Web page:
Obama's storytellers push a different version of 'reality'?

Very few doctors who voted for the President the first time around plan on repeating their behavior on November 6th.

DANA POINT, CA, September 19, 2012 - In my medical practice—and my work to preserve the doctor-patient relationship in today’s era of growing government intrusion into private medical practices—one thing is abundantly clear: very few doctors who voted for the President the first time around plan on repeating their behavior on November 6th. 

Is this pattern at play in the general population as well? 

An unofficial survey by America’s Medical Society puts the number of private practice doctors planning on voting for Mr. Obama in 2012 at just under 26%.

There’s a suspicion amongst Democratic leaders, and unofficial ‘media’ agents for the Obama campaign, that Mitt Romney is really ahead by a margin of 3-5% greater than indicated in the often proffered, ill-touted polls. The reason for this is not merely biased sampling error (e.g., phoning a greater number of Democrats because there are more of them registered in a given district) but also a phenomenon of ‘buyer’s fatigue’. In simple terms, this means that people are getting tired of President Obama, and they are willing to cast their hope that Mitt Romney can do a better job. 

Despite the media frenzy surrounding the self-described “gaffes” and “errors” committed by Mr. Romney of late, the Obama talking head surrogates know full well that their feigned indignation is wearing thin before a more intelligent American audience.

People can see through the fake controversies, and parsed words, and are beginning to make themselves clear—Obama has had his chance and now it’s time for someone else to try their hand in the White House.

Fortunately for Governor Romney, Americans are not easily fooled. With a chronically diminished audience and third-tiered status in the cable TV world, Rachel Maddow and her pathetically biased MSNBC colleagues know that the window for their anti-Romney tricks is closing fast.

Despite the multi-network effort by ‘all the King’s horses and all the King’s men’, the Humpty-Dumpty presidency of Barrack Obama cannot be pieced together as it once way just shortly after his inauguration. Chris Matthews, Ed, Maddow and their colleagues (and, for that matter, Huffington, Cooper, etc.) cannot distract us well enough to forget about the nation’s exponentially-growing debt. The country knows there is something oddly remiss when their suspicion of collusion between the liberal/mainstream media and the Obama campaign grows eerily more real with each passing news day.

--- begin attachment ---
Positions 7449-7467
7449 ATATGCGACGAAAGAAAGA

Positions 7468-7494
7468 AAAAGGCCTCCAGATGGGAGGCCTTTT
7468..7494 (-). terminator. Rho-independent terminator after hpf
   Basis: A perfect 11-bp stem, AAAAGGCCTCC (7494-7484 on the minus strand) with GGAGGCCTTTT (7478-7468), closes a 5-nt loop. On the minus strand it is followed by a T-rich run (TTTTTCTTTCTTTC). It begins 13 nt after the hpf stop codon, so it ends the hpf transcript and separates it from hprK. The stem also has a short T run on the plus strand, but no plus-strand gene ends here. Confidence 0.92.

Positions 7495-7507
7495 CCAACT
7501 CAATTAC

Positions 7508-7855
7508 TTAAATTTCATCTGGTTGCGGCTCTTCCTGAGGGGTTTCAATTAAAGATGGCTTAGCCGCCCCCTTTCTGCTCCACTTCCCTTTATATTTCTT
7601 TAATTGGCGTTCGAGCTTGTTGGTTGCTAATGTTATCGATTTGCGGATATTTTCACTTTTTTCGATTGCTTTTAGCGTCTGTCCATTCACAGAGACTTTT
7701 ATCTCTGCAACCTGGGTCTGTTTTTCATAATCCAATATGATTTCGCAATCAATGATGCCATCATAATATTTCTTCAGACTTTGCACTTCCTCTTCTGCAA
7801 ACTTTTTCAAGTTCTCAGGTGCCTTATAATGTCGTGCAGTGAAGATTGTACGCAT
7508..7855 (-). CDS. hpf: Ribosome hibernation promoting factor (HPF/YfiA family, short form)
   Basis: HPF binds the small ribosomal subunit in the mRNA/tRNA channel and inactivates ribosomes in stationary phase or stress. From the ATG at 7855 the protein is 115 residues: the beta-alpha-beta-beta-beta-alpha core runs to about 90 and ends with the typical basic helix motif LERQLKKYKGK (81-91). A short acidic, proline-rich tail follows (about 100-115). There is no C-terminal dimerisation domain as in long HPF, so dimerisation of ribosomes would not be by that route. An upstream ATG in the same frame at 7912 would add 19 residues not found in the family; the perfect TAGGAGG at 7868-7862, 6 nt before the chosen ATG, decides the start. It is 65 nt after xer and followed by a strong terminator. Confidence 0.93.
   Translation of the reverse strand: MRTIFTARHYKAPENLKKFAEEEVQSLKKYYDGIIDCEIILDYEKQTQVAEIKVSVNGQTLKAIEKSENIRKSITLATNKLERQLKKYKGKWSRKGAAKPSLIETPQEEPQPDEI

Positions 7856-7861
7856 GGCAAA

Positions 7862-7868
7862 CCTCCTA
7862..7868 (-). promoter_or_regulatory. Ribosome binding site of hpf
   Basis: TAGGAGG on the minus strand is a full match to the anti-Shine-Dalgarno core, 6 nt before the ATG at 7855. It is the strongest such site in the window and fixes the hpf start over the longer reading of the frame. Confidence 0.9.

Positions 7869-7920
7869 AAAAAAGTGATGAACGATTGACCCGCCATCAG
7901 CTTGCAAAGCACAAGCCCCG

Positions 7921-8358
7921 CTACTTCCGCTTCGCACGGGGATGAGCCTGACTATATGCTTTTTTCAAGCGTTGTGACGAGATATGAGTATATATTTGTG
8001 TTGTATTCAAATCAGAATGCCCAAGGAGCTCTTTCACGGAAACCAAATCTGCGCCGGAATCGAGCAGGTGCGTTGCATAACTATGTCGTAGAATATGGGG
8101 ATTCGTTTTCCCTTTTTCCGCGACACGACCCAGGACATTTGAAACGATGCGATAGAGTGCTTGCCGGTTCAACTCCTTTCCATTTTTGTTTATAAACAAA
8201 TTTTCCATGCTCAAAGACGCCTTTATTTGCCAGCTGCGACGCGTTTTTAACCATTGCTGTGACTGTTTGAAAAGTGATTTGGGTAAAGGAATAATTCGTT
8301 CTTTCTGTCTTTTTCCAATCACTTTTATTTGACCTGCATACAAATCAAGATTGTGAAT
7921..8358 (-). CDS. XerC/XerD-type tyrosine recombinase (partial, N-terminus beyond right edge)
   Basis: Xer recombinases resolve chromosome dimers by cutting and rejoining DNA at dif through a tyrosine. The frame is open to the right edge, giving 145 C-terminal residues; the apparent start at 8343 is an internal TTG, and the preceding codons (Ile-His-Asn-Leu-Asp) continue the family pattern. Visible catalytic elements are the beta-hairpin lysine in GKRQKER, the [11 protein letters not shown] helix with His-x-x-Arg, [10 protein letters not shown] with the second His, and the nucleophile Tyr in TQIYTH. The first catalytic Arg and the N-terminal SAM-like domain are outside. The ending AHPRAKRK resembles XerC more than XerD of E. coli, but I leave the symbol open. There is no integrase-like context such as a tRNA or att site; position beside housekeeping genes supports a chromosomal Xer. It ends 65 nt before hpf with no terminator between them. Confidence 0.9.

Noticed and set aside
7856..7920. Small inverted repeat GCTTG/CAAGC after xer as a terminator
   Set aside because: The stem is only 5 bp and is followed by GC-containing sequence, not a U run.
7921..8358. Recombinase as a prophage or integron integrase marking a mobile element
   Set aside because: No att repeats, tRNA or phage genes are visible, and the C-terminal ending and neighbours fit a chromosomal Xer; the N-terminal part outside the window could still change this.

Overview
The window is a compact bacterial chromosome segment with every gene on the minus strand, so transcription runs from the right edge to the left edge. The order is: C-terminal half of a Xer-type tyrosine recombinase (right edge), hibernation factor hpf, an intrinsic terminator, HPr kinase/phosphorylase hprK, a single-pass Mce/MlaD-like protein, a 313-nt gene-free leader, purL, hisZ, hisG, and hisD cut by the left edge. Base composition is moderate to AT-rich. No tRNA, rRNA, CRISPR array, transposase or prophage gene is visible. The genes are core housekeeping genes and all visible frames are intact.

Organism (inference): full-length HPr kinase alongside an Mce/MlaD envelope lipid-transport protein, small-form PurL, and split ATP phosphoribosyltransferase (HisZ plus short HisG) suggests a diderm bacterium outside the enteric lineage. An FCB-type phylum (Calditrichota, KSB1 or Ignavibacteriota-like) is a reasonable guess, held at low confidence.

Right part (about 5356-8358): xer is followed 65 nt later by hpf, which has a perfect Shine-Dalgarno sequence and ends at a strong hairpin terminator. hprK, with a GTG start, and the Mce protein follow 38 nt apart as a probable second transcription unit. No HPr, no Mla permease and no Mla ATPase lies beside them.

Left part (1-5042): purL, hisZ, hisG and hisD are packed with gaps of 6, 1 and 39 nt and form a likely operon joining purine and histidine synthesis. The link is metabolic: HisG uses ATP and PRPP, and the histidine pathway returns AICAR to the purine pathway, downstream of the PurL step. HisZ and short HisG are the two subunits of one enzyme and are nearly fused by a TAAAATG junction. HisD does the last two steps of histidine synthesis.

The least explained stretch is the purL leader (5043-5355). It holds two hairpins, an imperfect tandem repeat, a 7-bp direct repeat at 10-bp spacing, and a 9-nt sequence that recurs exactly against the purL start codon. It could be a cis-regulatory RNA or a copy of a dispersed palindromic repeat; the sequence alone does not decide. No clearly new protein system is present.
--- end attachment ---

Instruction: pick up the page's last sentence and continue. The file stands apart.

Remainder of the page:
One only has to listen to most of the election commentators, across the various TV, radio and print mediums, to realize that it’s not about the subject matter (national security, health care, etc.) but rather about anything Mr. Romney says. If the former Massachusetts Governor were to say there was a beautiful rainbow on the horizon beyond the fading dark skies, he would be accused of having his head in the clouds; if Barrack Obama were to make the same reference, he would be proclaimed eloquent and inspiring.

Mitt Romney is a decent man, with a decent message—whether you believe all of his convictions or not, he makes very good points about the need to foster personal responsibility and free markets, and the need to preserve small businesses, superior American medical systems, and fiscal conservatism to pass on to future generations in America.

Barrack Obama was hopeful and full of change, but now the country is ready for some plain old realism. Humpty Dumpty has fallen from grace, and no amount of conspiring by the American media can cover that up.





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Adam Frederic Dorin, M.D., MBA

Doctor Dorin is a Hopkins-trained, board-certified anesthesiologist, practicing in a large group in San Diego. He is a small business owner, a Commander in the US Navy Reserves, and the Founder/President of America's Medical Society, Inc., (AMS) a non-profit corporation created to serve and educate physicians and the general public in matters of national health-care reform and medical politics

Contact Adam Frederic Dorin, M.D., MBA


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